Part III: Pauline Kael.
After watching “Petulia,” I read some reviews by others and ended up tracking down Pauline Kael’s famous essay “Trash, Art and the Movies” which I hadn’t read since senior year of high school. At the time I loved it. It confirmed everything I had ever suspected about movies: that everything I liked was great cinema just by virtue of my liking it. Whenever I didn’t enjoy a complicated, difficult or innovative film it was not because I wasn’t yet ready for it, wasn’t looking into it deeply enough or hadn’t reached the emotional, intellectual or aesthetic maturity to appreciate it. No, it was just that filmmaker had failed at his essential task: to entertain.
In her own word, “…it might be a good idea to keep in mind also that if a movie is said to be a work of art and you don’t enjoy it, the fault may be in you, but it’s probably in the movie.”
It isn’t hard to see why this appealed to movie fans everywhere. It wrote them the intellectual equivalent of a blank check to go on doing what they were already doing. Don’t challenge yourself. Remain passive. Pleasure is king (amusement is prince), and the simpler the pleasure the more pure and honest it rings.
Critics loved the essay even more (percentage-wise, more of them read it), because it freed them of the difficult tasks of analysis and interpretation. Go with your gut instinct, your first reaction! For professionals who often have to submit their reviews within a day or two of the screening, this soothed their worries that further contemplation, a bit of objective distance or, god forbid, a second viewing, might change their opinions. Kael was notorious for never seeing a film twice and I have to wonder if this was just a defense mechanism so that she’d never have to admit to anyone, least of all herself, that film, art and even entertainment is something more than a momentary reflex. It is often only on the second viewing that I learn to really appreciate a film, since I can focus more on the style and form and take the story and dialogue for granted.
Now, of course, I can see how dangerous of an essay “Art, Trash” is, not least because it is so superbly written. Its popularity amongst film critics working for mainstream periodicals has contributed to the sanctioning of anti-intellectual attitudes that only serve to shrink the range of experiences (even pleasures!) that film can provide.
One statement sums up much of Kael’s argument: “Perhaps the single most intense pleasure of moviegoing is this non-aesthetic one of escaping from the responsibilities of having the proper responses required of us in our official (school) culture.”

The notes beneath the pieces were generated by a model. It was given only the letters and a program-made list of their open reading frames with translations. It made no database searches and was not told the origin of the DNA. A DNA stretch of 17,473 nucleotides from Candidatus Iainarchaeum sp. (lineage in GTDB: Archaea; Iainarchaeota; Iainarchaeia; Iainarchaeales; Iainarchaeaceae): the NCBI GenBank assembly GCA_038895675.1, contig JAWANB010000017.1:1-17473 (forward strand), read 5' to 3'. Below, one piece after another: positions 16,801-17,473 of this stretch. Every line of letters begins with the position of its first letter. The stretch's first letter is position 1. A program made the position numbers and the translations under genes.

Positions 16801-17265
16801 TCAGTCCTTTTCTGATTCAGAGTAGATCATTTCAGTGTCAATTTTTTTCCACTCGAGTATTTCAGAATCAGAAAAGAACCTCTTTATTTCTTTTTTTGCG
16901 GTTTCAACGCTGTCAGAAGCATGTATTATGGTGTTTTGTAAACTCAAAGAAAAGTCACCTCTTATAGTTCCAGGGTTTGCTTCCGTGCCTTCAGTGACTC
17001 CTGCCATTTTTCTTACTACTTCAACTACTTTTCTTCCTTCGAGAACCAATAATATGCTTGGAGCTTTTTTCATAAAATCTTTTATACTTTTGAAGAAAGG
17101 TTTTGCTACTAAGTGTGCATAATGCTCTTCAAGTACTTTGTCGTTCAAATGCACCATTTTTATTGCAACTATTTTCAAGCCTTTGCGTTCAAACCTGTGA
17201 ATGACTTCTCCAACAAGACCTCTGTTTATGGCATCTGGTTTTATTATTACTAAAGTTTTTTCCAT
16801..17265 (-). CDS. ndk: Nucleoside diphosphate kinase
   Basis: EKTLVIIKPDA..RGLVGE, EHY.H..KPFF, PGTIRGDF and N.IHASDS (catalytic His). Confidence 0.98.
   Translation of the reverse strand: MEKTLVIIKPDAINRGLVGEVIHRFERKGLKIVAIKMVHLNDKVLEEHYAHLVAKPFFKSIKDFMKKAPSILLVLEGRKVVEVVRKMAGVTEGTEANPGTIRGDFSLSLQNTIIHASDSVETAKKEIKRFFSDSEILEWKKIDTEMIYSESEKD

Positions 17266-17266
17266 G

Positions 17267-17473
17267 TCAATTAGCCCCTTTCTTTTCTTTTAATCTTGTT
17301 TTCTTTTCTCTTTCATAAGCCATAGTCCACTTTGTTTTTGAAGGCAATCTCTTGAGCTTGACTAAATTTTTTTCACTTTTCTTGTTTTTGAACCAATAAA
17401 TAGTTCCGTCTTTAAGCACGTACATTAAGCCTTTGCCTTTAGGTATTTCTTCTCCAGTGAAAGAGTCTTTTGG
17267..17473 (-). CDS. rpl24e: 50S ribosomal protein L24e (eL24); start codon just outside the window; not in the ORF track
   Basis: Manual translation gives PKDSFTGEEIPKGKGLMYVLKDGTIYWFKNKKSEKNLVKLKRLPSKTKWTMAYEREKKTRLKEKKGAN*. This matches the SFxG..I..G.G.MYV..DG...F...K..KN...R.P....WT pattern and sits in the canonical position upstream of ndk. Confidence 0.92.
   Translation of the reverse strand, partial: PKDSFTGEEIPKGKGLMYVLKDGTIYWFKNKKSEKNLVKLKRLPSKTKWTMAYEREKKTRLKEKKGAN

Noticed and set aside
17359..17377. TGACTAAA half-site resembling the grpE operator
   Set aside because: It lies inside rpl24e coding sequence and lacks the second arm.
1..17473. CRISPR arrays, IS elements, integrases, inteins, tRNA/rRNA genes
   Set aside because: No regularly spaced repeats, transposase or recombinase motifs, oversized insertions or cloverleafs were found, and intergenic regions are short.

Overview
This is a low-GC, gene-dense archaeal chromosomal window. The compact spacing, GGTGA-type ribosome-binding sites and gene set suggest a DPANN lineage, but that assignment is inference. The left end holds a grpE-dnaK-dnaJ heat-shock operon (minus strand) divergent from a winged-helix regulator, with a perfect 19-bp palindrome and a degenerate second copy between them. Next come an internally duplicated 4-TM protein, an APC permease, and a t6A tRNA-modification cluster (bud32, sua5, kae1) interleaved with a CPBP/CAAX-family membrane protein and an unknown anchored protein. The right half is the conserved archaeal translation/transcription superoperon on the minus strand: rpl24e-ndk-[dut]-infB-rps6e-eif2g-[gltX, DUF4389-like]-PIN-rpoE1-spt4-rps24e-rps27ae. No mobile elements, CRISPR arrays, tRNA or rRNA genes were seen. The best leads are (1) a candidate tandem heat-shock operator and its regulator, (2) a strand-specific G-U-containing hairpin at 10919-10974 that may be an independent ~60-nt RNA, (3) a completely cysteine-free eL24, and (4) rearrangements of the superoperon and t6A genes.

I have to ask, “Escaping where?” I’m skeptical that people feel trapped in an official school culture, as most people I know are not living in a day-to-day world of inescapable high-culture, or any sort of nefarious web of philosophy and art. We live in popular culture, and the tyranny there is not the schoolteachers Kael is always mocking, but the media and the business community that tries to tell us where to spend our money, time and attention. For me, escapism is a chance to break out of the cheap marketing ploys and blanket conformity that relies on nothing more than the basic pleasures Kael triumphs.
That leads me to the second problem with Kael’s statement. She states that the most intense pleasure of movie-going is the non-aesthetic, but never mentions any of those less-intense pleasures. For me, the variety is important: imagination, admiration, enlightenment, surprise and the recognition of truth. What about the aesthetic pleasures like beauty and innovation? Should we just throw those out? Am I being pretentious by going one step further and suggesting that cinema might offer more to my life than pleasure? Isn’t it worth something if a film is informative, provocative, or moving?
I’m not arguing for less pleasure in cinema, but I can be entertained and still love the mise-en-scene. Why settle for only the simple pleasures?
I don’t think it’s unreasonable to start out a filmgoer just liking good stories and the human interest elements that Kael champions. But after seeing a few dozen love triangles, one will likely start to care as much about the performances as the plot wherein Miss A almost marries handsome B, but realizing that loyal C is more genuine. After a handful of court room dramas, one notices the writing and not just the verdicts. (Not guilty for protagonists. Guilty for giant corporations. There, I spoiled them.) After the umpteenth murder scene, we might take a moment out from our emotional distress and notice the cinematography. I haven’t stopped enjoying these films. Quite the opposite; now I have a richer and deeper enjoyment that encompasses multiple levels at once.